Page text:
And then there is the Federal Emergency Management Agency (FEMA), the agency that has been under fire ever since Hurricane Katrina. "Fifteen years ago, if I had surveyed every state employee and said, 'What is the one federal organization that you think does a great job,' it would have been overwhelmingly FEMA," says Scheppach. "Now, if I ask what is the one organization that is a failure, they would probably point to FEMA." Scheppach, who knows Napolitano from her time as chair of his organization, expects that she will work to rebuild the trust between the Feds and the locals, which will go a long way to fixing FEMA. "She's smart, she reaches out well, but she knows how to move things. She's pretty highly respected among governors on both sides of the aisle."

"Shadow Government"

Jeb Bush: GOP Should Set Up "Shadow Government"
Via ThinkProgress, in an interview with NewsMax, President Bush's brother Jeb says the Republican party should not cave to a Democratic majority. Rather, they should set up a "shadow government" to provide a counter-agenda.
Former Florida Gov. Jeb Bush tells Newsmax that the GOP must broaden its appeal to avoid becoming "the old white-guy party," and recommends that Republicans create a "shadow government" to engage Democrats on important issues as the incoming Obama administration seeks to enact its agenda.

Hillary Clinton, Secretary of State

Nancy Pelosi offered effusive praise for the appointment of Hillary Clinton as Secretary of State on Monday, saying the New York Democrat was an ideal fit for the post, would faithfully carry out Barack Obama's policies and serve as an inspiration to woman, much like Pelosi herself.
"I got a call this morning from Hillary Clinton, saying the announcement will be made," Pelosi recalled. "What an exciting moment. Hillary Clinton, Secretary of State. Thomas Jefferson [and now] Hillary Clinton."
Speaking at a Hunter College forum on the role of gender in politics, the Speaker downplayed the suggestion -- put forth in the form of a question -- that Clinton might face misogynistic obstacles on the world stage.
"None at all," she replied, when asked if this would be the case. "I have traveled the world as Speaker of the House... and I have seen the treatment I have received in these places. And I know the respect that they will have for soon to be Secretary of State Hillary Clinton... What is important to world leaders is, 'Does the president listen to you?'... She is a force in her own right and anybody that might have that thought that you mildly suggested does so at his peril."

Obama Unveils National Security Team

Bush Administration Weakened Lending Rules Before Crash

Documents Reveal: Administration Weakened Rules, Ignored Warnings Before Crash
WASHINGTON — The Bush administration backed off proposed crackdowns on no-money-down, interest-only mortgages years before the economy collapsed, buckling to pressure from some of the same banks that have now failed. It ignored remarkably prescient warnings that foretold the financial meltdown, according to an Associated Press review of regulatory documents.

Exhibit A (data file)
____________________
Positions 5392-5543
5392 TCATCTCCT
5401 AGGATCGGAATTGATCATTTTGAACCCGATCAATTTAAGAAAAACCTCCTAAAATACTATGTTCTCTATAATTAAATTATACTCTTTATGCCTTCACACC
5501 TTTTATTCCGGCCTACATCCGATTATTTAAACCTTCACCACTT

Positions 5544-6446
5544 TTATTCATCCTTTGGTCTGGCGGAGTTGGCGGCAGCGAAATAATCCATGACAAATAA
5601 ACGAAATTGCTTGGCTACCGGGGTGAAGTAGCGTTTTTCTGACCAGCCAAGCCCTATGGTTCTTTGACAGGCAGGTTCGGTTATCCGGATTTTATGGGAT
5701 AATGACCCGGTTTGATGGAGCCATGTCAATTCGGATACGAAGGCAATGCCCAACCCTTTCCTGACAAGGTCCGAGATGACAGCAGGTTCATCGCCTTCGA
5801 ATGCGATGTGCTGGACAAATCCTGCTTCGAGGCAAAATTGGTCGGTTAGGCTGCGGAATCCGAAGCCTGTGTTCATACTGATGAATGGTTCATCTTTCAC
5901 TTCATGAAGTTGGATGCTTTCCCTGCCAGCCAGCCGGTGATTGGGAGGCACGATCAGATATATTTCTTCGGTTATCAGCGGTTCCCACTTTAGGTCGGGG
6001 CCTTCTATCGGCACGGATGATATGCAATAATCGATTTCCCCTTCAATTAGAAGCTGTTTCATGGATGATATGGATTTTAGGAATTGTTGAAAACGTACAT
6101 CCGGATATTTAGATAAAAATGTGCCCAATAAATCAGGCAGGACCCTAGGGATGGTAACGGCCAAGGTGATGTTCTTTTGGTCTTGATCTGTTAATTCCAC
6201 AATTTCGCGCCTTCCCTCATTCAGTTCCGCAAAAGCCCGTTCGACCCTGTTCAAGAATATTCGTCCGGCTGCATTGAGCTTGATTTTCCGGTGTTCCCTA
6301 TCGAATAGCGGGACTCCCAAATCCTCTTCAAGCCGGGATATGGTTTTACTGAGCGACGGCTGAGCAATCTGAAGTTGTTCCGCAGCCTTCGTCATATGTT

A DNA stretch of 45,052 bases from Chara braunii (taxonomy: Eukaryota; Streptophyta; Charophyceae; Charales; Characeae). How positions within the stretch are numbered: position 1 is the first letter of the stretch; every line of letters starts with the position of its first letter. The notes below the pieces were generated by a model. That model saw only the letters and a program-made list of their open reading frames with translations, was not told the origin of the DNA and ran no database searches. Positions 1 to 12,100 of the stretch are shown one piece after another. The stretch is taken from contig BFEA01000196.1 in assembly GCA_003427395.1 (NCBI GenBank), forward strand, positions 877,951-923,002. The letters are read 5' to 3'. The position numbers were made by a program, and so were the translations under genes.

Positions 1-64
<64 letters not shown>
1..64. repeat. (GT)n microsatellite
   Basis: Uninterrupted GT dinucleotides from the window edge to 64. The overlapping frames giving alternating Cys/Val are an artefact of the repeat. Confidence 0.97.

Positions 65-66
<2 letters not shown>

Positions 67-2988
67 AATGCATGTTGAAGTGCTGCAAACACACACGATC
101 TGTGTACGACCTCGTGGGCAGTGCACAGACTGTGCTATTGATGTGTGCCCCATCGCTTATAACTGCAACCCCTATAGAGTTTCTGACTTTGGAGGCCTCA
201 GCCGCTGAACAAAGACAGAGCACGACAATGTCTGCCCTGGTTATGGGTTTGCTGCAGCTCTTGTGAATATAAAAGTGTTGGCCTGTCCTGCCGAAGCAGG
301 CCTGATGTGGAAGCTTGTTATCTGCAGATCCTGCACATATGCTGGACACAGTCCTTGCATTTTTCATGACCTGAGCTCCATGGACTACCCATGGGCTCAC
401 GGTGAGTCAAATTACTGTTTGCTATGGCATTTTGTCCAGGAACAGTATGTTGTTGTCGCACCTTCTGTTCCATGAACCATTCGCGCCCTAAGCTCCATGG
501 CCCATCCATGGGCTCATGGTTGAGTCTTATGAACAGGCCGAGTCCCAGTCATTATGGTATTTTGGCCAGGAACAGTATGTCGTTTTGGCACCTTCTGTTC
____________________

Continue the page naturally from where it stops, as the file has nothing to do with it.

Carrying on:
"Expect fallout, expect foreclosures, expect horror stories," California mortgage lender Paris Welch wrote to U.S. regulators in January 2006, about one year before the housing implosion cost her a job.
Bowing to aggressive lobbying _ along with assurances from banks that the troubled mortgages were OK _ regulators delayed action for nearly one year. By the time new rules were released late in 2006, the toughest of the proposed provisions were gone and the meltdown was under way.
"These mortgages have been considered more safe and sound for portfolio lenders than many fixed rate mortgages," David Schneider, home loan president of Washington Mutual, told federal regulators in early 2006. Two years later, WaMu became the largest bank failure in U.S. history.
The administration's blind eye to the impending crisis is emblematic of a philosophy that trusted market forces and discounted the need for government intervention in the economy. Its belief ironically has ushered in the most massive government intervention since the 1930s.
"We're going to be feeling the effects of the regulators' failure to address these mortgages for the next several years," said Kevin Stein of the California Reinvestment Coalition, who warned regulators to tighten lending rules before it was too late.

Iraq’s Oil: The Greatest Prize Of All ?

...The subject of Iraqi oil is one which has fascinated me for a number of years, so in this post I’ll outline why I believe that Iraq probably has the world’s largest oil reserves - or, as Daniel Yergin once said of the middle east, it is "the greatest single prize in all history" (echoing a similar statement by George Kennan at the end of world war 2)....
continua / continued

End of Immunity Worries U.S. Contractors in Iraq

WASHINGTON — The thousands of American contractors in Iraq who have been above Iraqi law since the war began are suddenly facing a new era in which their United States passports will no longer protect them from arrest and imprisonment.